Johnny Rawls – Where Have All the Soul Men Gone | Album Review

Johnny Rawls – Where Have All the Soul Men Gone

Third Street Cigar Records

10 songs – 40 minutes

Soul-blues giant Johnny Rawls has always had a deep love and respect for his peers and elders. After all, his most recent release was entitled I Miss Otis Clay. And, certainly, he knows the answer to question he poses in this one. Many of his peers have gone on to their Great Reward. But fans of the genre have reason to rejoice. As this disc shows, Johnny’s still with us and the torch they lit is still burning strong in his songs.

A Mississippi native who was born in 1951 and grew up on the Gulf Coast, Rawls initially made his name as a guitarist, working behind several of the top artists the South has ever produced: Joe Tex, Little Johnny Taylor and Z.Z. Hill before becoming band leader for one of the biggest names and best songwriters ever, O.V. Wright, too.

After O.V.’s passing in 1979, Johnny kept his band together, eventually forming a partnership with singing partner L.C. Luckett and finally making his debut as a front man with You’re the One on Canada’s Touch Records in 1989 and following it up with Can’t Sleep at Night on Rooster Blues five years later. He’s been on his own since 1996, when he released Here We Go on Britain’s JSP Records.

One of the smoothest and richest voices in the business in addition to being an outstanding tunesmith, Rawls has released about two dozen albums in the years since, compiling dozens of awards in the process, including 19 Blues Music Awards nominations and two wins. His most recent release, I’m Still Around, captured soul-blues album of the year honors from both the BMA and Living Blues magazine.

Where Have All the Soul Men Gone is Johnny’s third recorded under the auspices of Third Street Cigar Records. It was captured at Heyman Street Studios in Copenhagen, Denmark, prior to the coronavirus outbreak in February and Bigfoot Studios in Waterville, Ohio, this past June.

Johnny handles all vocals and contributes guitar and keys backed primarily by a lineup of veteran sessions musicians. Alberto Marsico delivers keys with Kenan Ӧzdemir on guitar, Levent Ӧzdemir on percussion and Erkan Ӧzdemir on bass. They’re augmented by Larry “Entertainment” Gold, who provides guitar solos on two cuts, as well as The Waterville Horns: Travis Geiman (trombone) and Mike Williams (alto sax).

Rawls composed the entire ten-tune set, all of which is fresh but jam-packed with traditional feel, beginning with the rock-steady “Where Have All the Soulmen Gone,” which strings together memories of his friends and heroes singing their biggest songs as he wonders where the years have gone and “why am I here all alone?” while noting that it’s his responsibility that “even when I look tired…to keep the dream alive.”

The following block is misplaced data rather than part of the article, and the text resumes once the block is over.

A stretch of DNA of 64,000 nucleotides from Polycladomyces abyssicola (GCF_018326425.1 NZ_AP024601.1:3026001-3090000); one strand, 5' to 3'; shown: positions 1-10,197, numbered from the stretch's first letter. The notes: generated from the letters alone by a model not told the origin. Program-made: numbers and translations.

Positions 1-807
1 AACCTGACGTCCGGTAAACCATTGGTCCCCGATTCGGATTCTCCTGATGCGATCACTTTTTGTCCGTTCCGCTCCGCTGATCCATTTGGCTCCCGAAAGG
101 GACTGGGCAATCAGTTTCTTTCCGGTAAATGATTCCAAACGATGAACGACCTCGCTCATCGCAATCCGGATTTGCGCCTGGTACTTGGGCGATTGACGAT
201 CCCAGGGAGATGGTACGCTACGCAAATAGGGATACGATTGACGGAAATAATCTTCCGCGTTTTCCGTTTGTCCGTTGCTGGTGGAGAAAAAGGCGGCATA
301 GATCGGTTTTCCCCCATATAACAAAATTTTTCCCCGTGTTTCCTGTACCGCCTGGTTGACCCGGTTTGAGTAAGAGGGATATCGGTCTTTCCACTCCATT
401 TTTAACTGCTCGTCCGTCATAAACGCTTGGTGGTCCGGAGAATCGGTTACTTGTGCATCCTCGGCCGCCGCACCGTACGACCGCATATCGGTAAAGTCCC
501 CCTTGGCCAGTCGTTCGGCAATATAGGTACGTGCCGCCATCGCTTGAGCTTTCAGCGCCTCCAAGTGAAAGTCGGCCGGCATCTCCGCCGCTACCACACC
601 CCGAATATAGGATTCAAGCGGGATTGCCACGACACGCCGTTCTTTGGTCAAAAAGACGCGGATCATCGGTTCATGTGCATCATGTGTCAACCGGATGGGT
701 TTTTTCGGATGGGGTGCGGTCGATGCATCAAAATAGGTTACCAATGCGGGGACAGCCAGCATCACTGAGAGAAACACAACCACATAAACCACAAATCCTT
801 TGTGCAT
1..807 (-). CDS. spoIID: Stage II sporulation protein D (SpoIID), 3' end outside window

The pace picks up slightly and the feel continues, but the mood brightens for “Bottom to the Top.” It’s the celebration of a love affair that’s turned Johnny’s life around from a constantly feeling sad to joy in the knowledge that he’ll always have his lady to lighten his blues whenever they return. The message continues in “Can’t Leave It Alone,” which dovetails perfectly as it describes having tried to get away, but finally realizing that her “hook was in too deep” and that he wants to be with her always.

If you have any fear that Rawls might be thinking about retiring, fear not because he going to “Keep on Doing My Thing” until he drops — something he relates in the tune that follows. The mood shifts for the ballad, “Love, Love, Love,” in which his lady’s kiss makes him feel brand new, before quickening once more for ironic “Money,” which acknowledges that it’s the root of all evil, but you need it anyway.

Propelled by a driving rhythm, “Town Too Small” offers up a complaint about living in a world where things are so strange that he wants to scream, but can’t. The cycle of life always features prominently in Rawls’ work, and comes to the fore once again in “Time,” a reminder that no matter how things are now, things can – and will – change and that all you’ll be left with is photos of yesterday. “Baby, Baby, Baby” – an unrepentant love boast – follows before Johnny takes you to church with “Calling on Jesus” to close.

Johnny Rawls may be the senior member of today’s senior soul-blues community, but he shows no sign of slowing down. Pick this one up. Like Johnny, it’s a treasure!

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